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The GEM Global Report findings are based on responses from over 136,000 individuals across 46 economies who replied to the Adult Population Survey. An additional 2,000 experts took part in the National Expert Survey

Press Release - 13 February 2024


GEM 2023/2024 Global Report Underscores the Need to Improve
Entrepreneurial Education Worldwide 

Casablanca, Morocco - Entrepreneurial education in most economies continues to be assessed as poor by national entrepreneurship experts, according to the Global Entrepreneurship Monitor (GEM) 2023/2024 Global Report, titled 25 Years and Growing.

It’s been 25 years since GEM began assessing the state of the art of entrepreneurship in the world. Over that time, entrepreneurship has taken its place on the global stage as a key component of the health of economies worldwide. However, some indicators like entrepreneurial education, have not changed much over time, thus requiring further action from policymakers and other stakeholders.

As part of the GEM National Expert Survey, entrepreneurship experts in each participating economy were asked to provide a score across 13 GEM Entrepreneurial Framework Conditions (EFCs) that, depending on the attention policymakers give to each, can enhance or hinder new business creation:

A1. Entrepreneurial Finance
A2. Ease of Access to Entrepreneurial Finance
B1. Government Policy — Support and Relevance
B2. Government Policy — Taxes and Bureaucracy
C. Government Entrepreneurial Programs
D1. Entrepreneurial Education at School
D2. Entrepreneurial Education Post-School
E. Research and Development Transfers
F. Commercial and Professional infrastructure
G1. Ease of Entry — Market Dynamics
G2. Ease of Entry — Burdens and Regulations
H. Physical Infrastructure
I. Social and Cultural Norms

The entrepreneurial education scores were rated as the weakest framework condition in 31 out of 49 economies. Entrepreneurial education at school was assessed by national experts as satisfactory or better in just five out of 49 economies.

The GEM global authorship team – consisting of 10 academics located around the world – noted the following in the report: “Many new businesses may never come to fruition because a generation of schoolchildren grew up unaware that starting a business was a possibility.”

However, change is possible. Between 2021 and 2023, both Qatar and the United Arab Emirates showed substantially improved ratings for entrepreneurial education at school. India had the most improved ratings over the same period, from “less than satisfactory” to “much better than satisfactory.”

Based on GEM observations over 25 years, some ways to improve entrepreneurial education at school are to ensure the curriculum includes soft skills (creative thinking, problem solving, opportunity recognition and how to assess risks, etc.); invite entrepreneurs into schools to talk about their experience; and introduce small business projects where pupils collaborate to compete around an entrepreneurial project. At the college/university level, possibilities include introducing courses on how to start and run a business; encouraging students to start micro-enterprises; inviting the local business community to mentor individual students with project ideas; and creating space where students can collaborate on business ideas (innovation hubs).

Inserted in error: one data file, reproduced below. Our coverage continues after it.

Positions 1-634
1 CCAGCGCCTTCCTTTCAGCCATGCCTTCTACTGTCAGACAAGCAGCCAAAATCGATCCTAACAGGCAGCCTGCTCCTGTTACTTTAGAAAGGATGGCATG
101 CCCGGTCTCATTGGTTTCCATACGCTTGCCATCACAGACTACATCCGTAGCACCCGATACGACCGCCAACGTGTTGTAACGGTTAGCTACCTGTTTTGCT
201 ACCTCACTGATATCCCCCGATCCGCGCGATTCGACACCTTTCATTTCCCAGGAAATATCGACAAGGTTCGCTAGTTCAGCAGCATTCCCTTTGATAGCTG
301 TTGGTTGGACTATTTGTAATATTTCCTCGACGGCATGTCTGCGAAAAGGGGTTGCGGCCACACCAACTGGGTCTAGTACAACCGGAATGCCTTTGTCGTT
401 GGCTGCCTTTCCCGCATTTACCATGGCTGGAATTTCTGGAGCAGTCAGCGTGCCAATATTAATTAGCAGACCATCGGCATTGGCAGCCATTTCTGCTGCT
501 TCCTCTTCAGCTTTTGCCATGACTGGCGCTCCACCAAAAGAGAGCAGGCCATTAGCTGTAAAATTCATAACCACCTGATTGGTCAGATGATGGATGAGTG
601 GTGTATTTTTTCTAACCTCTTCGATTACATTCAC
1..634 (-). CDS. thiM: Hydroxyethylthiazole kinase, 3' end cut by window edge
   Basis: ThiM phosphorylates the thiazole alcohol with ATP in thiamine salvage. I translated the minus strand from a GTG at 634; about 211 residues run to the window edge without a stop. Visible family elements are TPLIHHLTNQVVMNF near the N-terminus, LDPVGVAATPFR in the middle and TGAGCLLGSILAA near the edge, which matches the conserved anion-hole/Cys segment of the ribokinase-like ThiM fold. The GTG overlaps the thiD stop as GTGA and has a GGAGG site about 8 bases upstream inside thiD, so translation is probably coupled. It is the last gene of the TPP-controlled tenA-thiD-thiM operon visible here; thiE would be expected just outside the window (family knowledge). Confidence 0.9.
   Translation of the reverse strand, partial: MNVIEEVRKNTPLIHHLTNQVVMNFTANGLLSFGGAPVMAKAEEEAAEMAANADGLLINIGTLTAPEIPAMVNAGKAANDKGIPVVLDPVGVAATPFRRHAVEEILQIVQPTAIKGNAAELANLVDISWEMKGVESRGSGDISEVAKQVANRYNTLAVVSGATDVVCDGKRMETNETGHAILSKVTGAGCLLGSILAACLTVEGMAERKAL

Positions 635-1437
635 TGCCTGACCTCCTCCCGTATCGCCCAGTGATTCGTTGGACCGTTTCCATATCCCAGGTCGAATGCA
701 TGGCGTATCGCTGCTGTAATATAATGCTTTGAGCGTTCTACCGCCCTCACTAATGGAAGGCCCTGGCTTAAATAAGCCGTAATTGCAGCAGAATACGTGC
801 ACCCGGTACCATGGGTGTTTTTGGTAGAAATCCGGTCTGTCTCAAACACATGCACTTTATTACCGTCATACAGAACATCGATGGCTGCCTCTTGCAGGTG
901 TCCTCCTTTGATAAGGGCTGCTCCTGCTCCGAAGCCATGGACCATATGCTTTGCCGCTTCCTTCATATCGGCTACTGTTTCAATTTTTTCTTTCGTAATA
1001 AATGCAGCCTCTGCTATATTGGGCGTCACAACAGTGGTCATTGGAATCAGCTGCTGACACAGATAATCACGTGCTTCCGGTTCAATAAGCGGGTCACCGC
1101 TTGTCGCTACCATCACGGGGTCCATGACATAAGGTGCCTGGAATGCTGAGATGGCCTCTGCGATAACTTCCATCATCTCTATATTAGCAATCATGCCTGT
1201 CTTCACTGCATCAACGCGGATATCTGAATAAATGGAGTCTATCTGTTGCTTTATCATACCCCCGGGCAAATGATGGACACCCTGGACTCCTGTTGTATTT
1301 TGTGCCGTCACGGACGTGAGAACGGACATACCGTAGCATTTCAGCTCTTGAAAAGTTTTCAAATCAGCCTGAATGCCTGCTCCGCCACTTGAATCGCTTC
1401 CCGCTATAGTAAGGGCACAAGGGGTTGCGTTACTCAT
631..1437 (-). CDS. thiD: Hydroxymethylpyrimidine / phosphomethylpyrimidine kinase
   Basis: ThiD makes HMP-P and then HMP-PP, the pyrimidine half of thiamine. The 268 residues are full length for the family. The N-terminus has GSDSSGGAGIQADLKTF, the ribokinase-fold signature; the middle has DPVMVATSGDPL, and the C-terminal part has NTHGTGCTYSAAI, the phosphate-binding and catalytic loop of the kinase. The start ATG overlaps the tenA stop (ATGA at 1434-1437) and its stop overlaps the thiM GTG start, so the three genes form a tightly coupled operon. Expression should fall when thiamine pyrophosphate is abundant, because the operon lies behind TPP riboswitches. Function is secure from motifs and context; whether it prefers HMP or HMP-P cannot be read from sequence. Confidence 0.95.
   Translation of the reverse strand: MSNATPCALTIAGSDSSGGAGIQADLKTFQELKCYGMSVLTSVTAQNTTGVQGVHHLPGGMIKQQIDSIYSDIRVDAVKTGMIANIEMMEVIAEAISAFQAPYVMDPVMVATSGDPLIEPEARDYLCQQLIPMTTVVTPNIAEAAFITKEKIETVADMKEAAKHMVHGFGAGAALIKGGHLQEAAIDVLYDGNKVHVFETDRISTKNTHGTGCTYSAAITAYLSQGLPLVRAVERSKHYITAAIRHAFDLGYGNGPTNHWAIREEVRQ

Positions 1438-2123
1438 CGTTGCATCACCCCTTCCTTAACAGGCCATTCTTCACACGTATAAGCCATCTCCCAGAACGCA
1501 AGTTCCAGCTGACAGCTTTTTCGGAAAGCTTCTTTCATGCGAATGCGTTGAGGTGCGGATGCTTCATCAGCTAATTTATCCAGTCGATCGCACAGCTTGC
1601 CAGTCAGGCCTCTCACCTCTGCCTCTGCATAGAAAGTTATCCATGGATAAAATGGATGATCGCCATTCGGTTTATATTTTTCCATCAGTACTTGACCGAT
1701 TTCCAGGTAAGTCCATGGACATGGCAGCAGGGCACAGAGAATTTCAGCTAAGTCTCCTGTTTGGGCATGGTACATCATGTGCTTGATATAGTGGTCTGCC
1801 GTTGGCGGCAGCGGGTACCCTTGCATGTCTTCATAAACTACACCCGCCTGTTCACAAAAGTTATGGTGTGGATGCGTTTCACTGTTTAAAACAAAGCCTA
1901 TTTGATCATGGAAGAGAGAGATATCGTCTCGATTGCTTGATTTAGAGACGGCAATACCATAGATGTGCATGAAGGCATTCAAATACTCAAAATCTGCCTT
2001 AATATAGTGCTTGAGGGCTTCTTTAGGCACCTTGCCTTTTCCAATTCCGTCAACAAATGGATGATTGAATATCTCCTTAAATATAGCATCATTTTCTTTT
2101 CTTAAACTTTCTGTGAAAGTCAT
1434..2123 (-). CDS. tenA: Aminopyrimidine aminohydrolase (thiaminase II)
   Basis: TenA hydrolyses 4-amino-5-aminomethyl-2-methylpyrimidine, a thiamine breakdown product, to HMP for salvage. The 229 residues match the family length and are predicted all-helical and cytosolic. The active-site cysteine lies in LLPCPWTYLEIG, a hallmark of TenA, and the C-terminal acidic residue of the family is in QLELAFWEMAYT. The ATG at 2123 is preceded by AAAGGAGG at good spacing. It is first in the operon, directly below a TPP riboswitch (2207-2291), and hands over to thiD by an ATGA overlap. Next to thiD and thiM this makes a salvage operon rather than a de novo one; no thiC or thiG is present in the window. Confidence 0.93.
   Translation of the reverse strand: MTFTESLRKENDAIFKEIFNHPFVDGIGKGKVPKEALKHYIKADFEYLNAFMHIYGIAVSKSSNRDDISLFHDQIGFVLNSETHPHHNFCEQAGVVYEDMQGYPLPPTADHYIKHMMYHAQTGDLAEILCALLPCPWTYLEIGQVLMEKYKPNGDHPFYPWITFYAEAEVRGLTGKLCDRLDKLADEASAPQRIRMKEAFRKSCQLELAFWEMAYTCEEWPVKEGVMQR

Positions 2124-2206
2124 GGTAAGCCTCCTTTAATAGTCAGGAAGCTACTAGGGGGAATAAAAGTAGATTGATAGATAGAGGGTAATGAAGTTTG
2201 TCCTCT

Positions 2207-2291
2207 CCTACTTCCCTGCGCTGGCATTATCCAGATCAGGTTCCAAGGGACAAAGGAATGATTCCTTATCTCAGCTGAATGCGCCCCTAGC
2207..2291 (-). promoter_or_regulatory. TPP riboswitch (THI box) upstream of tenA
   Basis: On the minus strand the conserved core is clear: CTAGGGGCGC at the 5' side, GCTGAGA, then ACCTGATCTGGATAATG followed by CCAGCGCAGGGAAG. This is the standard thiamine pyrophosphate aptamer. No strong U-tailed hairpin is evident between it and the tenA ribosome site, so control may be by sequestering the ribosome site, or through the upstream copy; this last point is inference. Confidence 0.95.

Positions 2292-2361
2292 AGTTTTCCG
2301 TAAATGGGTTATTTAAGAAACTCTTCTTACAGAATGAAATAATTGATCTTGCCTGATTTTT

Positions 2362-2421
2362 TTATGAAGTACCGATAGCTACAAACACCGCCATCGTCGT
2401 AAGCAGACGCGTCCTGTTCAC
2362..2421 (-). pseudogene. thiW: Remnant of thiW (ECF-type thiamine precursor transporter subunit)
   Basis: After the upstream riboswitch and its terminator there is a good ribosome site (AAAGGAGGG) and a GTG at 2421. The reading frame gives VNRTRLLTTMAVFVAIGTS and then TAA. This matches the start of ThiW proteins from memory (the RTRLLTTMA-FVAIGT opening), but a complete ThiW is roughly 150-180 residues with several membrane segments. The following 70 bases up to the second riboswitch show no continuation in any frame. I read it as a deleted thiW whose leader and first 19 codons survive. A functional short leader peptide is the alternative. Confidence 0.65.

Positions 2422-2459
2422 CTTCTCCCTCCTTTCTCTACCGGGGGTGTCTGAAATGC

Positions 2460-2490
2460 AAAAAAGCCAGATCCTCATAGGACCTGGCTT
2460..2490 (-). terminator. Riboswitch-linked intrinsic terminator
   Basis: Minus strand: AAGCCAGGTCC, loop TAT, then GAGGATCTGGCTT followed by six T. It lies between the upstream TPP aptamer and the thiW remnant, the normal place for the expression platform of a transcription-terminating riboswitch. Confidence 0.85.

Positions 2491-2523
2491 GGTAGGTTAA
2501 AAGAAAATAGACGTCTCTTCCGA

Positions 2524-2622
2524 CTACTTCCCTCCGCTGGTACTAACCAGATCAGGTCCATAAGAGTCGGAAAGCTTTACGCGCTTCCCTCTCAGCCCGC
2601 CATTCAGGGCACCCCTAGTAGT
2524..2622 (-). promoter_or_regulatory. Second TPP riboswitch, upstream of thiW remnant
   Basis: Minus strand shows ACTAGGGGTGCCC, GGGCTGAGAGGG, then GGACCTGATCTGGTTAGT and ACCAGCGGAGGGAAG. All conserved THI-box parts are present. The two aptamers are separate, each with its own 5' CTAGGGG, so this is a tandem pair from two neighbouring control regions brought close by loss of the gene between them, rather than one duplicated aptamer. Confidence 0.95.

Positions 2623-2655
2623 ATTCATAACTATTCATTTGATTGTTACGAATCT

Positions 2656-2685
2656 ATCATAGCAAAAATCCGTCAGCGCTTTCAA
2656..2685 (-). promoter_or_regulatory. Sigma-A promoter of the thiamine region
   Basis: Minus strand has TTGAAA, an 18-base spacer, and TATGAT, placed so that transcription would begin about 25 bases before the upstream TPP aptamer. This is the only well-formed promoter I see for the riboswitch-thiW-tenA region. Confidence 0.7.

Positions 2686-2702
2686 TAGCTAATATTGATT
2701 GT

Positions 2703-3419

The GEM Global Report findings are based on responses from over 136,000 individuals across 46 economies who replied to Adult Population Survey questions about their attitudes, perceptions and activities related to entrepreneurship. An additional 2,000 experts from 49 economies offered their assessments for the National Expert Survey.

UAE again number one in the National Entrepreneurship Context Index
Based on its National Expert Survey results, GEM’s National Entrepreneurship Context Index (NECI) represents the quality of a particular economy’s entrepreneurial environment. It is based on the average of the 13 EFCs. 

For the third consecutive year, the United Arab Emirates tops the NECI with a 7.7 score, the highest ever recorded. The United Arab Emirates scored highest across the entire sample of 49 economies in all but one of the EFCs (slightly behind Saudi Arabia for Ease of Entry: Burdens and Regulations). 

In 2023, 11 of 13 EFCs scores improved in the UAE, with one decrease and one unchanged. The highest increases were for Research and Development Transfers and for Commercial and Professional Infrastructure, each improving its score from 6.8 to 7.8. The only condition with a score that fell was that of Physical Infrastructure.

According to the UAE Policy Roadmap in the Global Report: “As recently as 2019, the United Arab Emirates had scored 5.8 and ranked fifth. This demonstrates astonishing progress, and a shining example of how political determination and sufficient resources can transform an entrepreneurial environment.”